Preksha means “to look”, and is a 4-5 step meditation that is composed of several smaller meditations, each designed to focus the awareness and control the prana. It was started by Swami Mahaveera, a contemporary of the Buddha and the founder of Jainism. It is about 3000 years old, and was rediscovered by Swami Mahapragya ji.
Pre-meditation: Mahaprana dhwani (maha=big, dhwani=sound)
Basically brahmari, bee-humming. The tips of the teeth can barely touch so as to better feel the vibrations in the head. Traditional minimum is 9 times, but this stage can last anywhere from 5 minutes to one hour.
Kayotsarga (kayo=body, tsarga=leaving)
Full body relaxation; Yoga Nidra. Autosuggestion to relax each body part, including the internal organs, until the whole body is relaxed.
Antaryatra (antar=internal, yatra=trip)
Bring the awareness to the base of the spine, shakti kendra. Try to feel some sensation there. Then gradually move the attention up the spine to the top of the skull, jayana kendra. Do this several times until the feeling is established. Feel as if the attention is a bucket, filling with energy at the bottom and depositing it at the top, then going back down to refill. If possible, then link the breath with this process so that the attention goes up on the inhale and back down on the exhale. (10 minutes to 1 hour)
Swas-praswas preksha (swas=inhalation, praswas=exhalation, preksha=to look)
Step one is to breathe deeply, and become aware of the whole process. Watch the breath as it moves in the nostrils, down to the lungs, fills the lungs, and exits again through the nostrils. Try to feel every bit of this sensation. You can also visualize positive energy flowing in and negative energy flowing out.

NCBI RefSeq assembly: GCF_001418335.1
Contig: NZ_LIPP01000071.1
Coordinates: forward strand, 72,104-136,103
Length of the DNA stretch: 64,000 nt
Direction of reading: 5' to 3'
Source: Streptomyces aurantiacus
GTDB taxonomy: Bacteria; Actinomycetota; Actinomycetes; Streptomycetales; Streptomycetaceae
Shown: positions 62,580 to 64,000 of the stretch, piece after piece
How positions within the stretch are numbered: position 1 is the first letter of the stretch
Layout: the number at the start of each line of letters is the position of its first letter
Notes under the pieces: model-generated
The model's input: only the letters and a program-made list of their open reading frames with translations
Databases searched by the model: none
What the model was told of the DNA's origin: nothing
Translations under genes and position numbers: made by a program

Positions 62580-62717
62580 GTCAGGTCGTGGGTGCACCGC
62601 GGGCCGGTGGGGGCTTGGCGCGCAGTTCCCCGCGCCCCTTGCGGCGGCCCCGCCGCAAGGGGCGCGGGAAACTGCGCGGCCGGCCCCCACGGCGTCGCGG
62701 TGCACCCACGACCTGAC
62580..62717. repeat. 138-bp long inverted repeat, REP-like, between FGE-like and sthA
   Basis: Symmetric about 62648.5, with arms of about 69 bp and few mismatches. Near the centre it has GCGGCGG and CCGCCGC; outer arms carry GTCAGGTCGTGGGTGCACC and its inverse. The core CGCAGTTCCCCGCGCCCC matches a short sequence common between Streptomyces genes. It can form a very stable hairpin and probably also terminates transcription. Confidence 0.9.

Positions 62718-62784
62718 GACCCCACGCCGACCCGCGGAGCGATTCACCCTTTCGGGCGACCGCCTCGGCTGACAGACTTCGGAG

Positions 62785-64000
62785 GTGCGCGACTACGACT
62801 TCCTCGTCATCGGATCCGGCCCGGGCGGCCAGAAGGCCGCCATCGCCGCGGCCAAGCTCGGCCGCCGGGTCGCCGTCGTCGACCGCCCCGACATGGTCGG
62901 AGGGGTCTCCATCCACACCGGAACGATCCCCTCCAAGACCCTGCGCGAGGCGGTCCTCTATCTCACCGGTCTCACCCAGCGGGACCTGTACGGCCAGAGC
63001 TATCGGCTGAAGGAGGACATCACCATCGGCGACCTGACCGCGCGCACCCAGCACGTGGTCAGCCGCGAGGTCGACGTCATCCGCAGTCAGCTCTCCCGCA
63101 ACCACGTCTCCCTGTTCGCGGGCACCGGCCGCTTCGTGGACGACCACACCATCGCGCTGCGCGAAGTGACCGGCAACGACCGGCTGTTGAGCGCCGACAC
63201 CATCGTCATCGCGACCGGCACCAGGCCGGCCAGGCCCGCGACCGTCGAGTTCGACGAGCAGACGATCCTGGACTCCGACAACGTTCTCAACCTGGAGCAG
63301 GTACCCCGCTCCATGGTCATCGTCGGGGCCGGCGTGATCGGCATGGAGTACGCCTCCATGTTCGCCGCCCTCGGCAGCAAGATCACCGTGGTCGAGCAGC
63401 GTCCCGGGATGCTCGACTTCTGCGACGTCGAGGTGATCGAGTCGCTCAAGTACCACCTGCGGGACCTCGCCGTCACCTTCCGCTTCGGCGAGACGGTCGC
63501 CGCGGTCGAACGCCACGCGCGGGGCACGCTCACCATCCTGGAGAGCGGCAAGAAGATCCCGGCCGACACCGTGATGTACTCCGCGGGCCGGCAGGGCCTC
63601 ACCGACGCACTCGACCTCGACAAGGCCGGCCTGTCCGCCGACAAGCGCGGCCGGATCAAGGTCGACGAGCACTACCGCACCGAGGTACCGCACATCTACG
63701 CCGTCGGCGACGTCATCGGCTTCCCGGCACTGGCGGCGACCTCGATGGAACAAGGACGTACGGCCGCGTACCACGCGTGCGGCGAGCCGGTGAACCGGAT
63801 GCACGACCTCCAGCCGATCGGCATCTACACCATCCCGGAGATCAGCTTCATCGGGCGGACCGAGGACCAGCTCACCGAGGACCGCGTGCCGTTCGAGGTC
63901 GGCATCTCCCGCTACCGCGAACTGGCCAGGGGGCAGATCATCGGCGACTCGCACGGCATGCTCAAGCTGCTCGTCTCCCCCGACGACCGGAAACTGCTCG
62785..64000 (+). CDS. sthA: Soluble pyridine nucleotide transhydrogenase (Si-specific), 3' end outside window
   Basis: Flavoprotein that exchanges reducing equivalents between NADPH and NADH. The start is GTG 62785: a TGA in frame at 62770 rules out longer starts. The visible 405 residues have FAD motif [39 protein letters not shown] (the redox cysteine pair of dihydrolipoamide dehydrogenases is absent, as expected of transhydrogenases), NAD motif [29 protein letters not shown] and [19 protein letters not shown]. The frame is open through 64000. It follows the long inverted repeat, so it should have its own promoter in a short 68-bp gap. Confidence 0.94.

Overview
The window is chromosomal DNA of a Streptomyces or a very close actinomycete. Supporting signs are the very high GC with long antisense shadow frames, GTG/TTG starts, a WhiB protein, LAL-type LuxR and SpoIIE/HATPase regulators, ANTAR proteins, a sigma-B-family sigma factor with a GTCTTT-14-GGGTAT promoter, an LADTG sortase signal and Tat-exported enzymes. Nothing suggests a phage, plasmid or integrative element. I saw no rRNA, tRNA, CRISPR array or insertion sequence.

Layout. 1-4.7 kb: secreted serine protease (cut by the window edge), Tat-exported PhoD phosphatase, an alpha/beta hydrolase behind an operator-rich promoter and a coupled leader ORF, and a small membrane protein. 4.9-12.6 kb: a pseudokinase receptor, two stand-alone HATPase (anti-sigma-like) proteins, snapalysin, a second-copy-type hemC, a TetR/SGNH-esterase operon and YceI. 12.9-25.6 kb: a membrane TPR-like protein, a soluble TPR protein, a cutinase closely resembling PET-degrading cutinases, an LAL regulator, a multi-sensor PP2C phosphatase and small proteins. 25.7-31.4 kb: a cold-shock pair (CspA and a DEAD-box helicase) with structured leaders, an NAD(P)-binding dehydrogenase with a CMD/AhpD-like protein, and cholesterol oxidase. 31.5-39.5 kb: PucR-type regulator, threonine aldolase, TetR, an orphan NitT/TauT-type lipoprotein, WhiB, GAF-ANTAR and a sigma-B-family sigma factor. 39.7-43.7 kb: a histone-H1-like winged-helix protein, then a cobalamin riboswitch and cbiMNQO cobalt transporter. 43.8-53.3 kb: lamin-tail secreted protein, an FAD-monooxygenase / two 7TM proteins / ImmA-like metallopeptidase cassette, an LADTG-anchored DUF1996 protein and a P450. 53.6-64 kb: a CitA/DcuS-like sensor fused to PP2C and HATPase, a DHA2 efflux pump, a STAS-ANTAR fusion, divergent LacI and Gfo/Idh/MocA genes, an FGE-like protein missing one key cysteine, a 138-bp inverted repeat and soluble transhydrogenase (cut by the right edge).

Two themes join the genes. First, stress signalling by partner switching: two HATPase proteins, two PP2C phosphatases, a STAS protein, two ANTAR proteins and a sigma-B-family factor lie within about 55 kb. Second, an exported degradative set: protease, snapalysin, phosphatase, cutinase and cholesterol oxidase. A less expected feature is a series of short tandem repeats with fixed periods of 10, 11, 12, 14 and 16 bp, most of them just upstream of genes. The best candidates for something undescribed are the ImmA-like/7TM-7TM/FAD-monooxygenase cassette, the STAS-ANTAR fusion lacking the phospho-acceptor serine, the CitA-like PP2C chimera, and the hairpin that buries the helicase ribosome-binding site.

Step two is alternate nostril breathing, like nadi shodana but without the hand. Concentrate on the left nostril, inhale through the left nostril, concentrate on the right nostril to exhale through the right nostril. Then maintain concentration and inhale through the right nostril, switch concentration the left nostril and exhale through the left nostril. Repeat. The degree to which this process is effective (i.e you are actually breathing through the intended nostril) determines the degree to which you have control over your prana. Do this for 10 minutes to an hour, honing the concentration to greater subtlety.
The last stage is to focus on an area of the body that needs healing. On the inhale, bring the breath to that part of the body, and on the exhale, take any negative energy out of that part and exhale it. This is effective because you have now established conscious control of the prana, and linked your center of concentration with the breath.
There are several alternate exercises for this last part. For example, anupreksha, or changing habits by incorporating autosuggestion (for example, concentrating on the lungs and feeling the intention to quit smoking). Some visualizations can be used as well. (10 minutes to 1 hour)
This meditation can be done daily, or as part of a specific therapy course. The duration and intensity of concentration determine its effectiveness for healing.
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